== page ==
16. What does effective food packaging achieve?
    • Convenient - assist in ease of food and use of storage. 
    • packets are designed to limit the chances of food coming into contact with conditions that may spoil or contaminate it. 
    • oxygen, light, temp, moisture and bacteria affect the packaging.
  17. Packaging materials 
    advantages and disadvantages (3)
    • advantages - waterproof, able to be recycled, able to hold both solids and liquids
    • disadvantages - breaks, does not decompose, heavy
  18. PLASTIC (3,2)
    • advantages - may be microwaved, can be recycled, waterproof, cheap to manufacture
    • disadvantages - causes pollution, can be difficult to recycle when there are different types of plastics.
  19. CELLULOSICS (2,2)
    • advantages - lightweight, transparent
    • disadvantages - tears easily, not very robust.
  20. ALUMINIUM (4,3)
    • advantages - light, durable, recyclable, good conductor of heat. 
    • disadvantages - not microwavable, reacts with salt, easily dented.
  21. STEEL (3,3)
    • advantages - light, durable, recyclable, good conductor of heat. 
    • disadvantages - heavy, not re-usable, may require a can opener.
  22. PAPER (3, 2)
    • advantages - lightweight, biodegradable, recyclable 
    • disadvantages - easily affected by water, not to be in direct contact with food.
  23. types of packaging 
    aseptic packaging
    filling sterile foods into containers used widely for milk.
  24. active packaging
    • allows for gases to be exchanged. 
    • adds gases nitrogen as a preservative
    • removes oxygen, water and C02
    • controlled atmosphere packaging and MAP
  25. controlled atmosphere packaging
    monitoring and control of gases in the atmosphere allowing us to eat food out of season eg. apples
  26. MAP modified atmosphere packaging
    gases are usually incorporated into the packaging prior to sealing to maximize shelf life.
  27. 3 types of Modified atmosphere packaging
    • vaccum packging - involves withdrawing air from the packages to form a tight fit around the food and then sterilizing it.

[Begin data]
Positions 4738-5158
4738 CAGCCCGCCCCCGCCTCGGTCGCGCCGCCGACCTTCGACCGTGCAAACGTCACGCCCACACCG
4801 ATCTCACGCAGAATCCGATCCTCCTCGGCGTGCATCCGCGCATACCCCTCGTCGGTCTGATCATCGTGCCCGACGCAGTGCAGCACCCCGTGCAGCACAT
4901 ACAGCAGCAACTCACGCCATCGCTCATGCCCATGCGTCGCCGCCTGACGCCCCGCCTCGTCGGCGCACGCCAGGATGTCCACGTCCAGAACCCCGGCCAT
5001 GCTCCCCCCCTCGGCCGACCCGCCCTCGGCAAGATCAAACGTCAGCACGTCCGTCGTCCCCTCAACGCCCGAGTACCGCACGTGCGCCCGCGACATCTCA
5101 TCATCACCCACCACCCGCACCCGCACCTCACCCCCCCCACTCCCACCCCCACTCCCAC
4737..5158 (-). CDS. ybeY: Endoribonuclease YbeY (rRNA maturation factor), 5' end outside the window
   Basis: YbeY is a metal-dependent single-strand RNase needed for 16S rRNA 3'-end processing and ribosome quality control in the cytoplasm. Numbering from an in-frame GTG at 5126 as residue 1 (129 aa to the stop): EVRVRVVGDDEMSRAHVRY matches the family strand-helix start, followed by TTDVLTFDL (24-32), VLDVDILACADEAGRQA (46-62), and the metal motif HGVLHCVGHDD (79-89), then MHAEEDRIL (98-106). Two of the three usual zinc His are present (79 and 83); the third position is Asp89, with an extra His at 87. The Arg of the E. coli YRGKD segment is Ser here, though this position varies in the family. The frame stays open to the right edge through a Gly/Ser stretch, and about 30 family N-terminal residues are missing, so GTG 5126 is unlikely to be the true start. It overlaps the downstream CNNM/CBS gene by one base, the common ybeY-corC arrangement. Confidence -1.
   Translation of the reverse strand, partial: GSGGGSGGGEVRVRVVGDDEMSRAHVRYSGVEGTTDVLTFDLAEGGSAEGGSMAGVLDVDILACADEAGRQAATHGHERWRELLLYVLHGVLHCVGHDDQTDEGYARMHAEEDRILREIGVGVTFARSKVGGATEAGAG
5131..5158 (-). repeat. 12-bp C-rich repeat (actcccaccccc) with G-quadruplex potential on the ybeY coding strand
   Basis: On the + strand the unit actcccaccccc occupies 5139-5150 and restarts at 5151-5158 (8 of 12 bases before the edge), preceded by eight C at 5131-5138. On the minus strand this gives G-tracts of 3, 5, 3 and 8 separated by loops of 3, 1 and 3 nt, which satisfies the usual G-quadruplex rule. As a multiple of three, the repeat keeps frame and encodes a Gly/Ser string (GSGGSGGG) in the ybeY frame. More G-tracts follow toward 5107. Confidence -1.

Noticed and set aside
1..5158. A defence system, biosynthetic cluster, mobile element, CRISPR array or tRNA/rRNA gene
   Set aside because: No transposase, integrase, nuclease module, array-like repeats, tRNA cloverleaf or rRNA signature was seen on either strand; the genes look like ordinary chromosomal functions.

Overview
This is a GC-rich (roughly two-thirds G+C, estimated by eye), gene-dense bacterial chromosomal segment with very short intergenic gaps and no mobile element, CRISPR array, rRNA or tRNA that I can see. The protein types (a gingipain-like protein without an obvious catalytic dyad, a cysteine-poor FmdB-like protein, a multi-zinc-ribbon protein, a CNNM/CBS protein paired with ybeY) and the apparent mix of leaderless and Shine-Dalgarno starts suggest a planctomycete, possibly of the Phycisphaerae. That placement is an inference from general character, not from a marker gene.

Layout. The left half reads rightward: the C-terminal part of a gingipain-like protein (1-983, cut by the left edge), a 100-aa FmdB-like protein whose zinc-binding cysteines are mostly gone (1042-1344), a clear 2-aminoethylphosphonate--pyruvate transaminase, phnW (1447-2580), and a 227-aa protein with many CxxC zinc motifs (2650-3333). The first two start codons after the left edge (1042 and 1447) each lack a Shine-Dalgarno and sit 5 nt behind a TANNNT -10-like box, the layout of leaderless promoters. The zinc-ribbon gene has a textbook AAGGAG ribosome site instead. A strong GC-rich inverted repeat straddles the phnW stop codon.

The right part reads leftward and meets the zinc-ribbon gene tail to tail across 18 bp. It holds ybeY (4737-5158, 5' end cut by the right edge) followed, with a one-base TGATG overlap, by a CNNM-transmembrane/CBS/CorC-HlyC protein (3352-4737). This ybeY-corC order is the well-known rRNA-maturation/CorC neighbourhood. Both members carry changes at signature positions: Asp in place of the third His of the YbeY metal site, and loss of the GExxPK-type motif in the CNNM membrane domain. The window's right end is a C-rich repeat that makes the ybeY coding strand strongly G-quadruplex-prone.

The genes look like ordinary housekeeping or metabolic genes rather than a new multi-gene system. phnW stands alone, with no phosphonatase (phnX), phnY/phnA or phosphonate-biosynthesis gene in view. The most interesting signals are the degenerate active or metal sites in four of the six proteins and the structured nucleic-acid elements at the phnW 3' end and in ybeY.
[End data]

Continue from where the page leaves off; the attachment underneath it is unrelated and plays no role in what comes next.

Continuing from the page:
• gas packaging - where gases are injected into the food packaging to replace oxygen before sealing. co2 used to decrease enzymic action, bacterial growth and mould formation. 
    • barrier packaging - has liners and barriers which allows some gases to enter and prevents others.
  28. Forfitication of food 
    what is manditory fortification?
    where food manufactures are required to add certain vitamin and minerals to food added in response to significant public health needed.
  29. what is voluntary fortification?
    allows food manufacturers to choose what vitamins and minerals they want to add through fsanz.
  30. Cooking methods
    • ad - faster, conserving nutrients
    • dis - expensive, electricity, soggy and doesnt brown
  31. steaming
    • ad - retains hH20 vitamins, retains colour and shape. 
    • dis- longer than microwaves, lose more vitamins
  32. boiling
    • ad - could retain cooking, no fat involved
    • dis - loses colour, lose crisp texture
  33. BBQ
    • ad - charcoal taste
    • dis - messy, often expensive, messy, rusts. most often contains fat.
  34. Bacteria 
    source of contamination, food sources and symptons. 
    • soc - toxins produced by spores 
    • foods - cereals, rice and veg 
    • symp - incubation 1-6 hours, 2-24 hours diarrhoea
  35. source of contamination, food sources and symptons. 
    • soc - cross contamination, animals and poor food handling (easily lost by heat )
    • food - meat, poultry, eggs, raw, milk 
    • symptons - must be expelled through faeces, incubation 12 - 36 hours, 24 - 48 hours.
  36. source of contamination, food sources and symptons. 
    • soc - not easily destroyed through cooking, 30% of people spread it on their body
    • food - all
    • symptons - infections 24 hours, incubation 30m - 8 hours.
  37. source of contamination, food sources and symptons. 
    • soc - eating contained foods, contact with infected animals. 
    • food - raw dairy, cheese, raw veg, processed meats
    • symptoms - fever, headache  nausea, vomiting. leads to a weaker immune system in children.
  38. what is the role of preservatives
    extend shelf life, does not cover up the poor quality of food but assist in protecting consumers, adds flavour, adds texture and can to be careful as some can be allergic.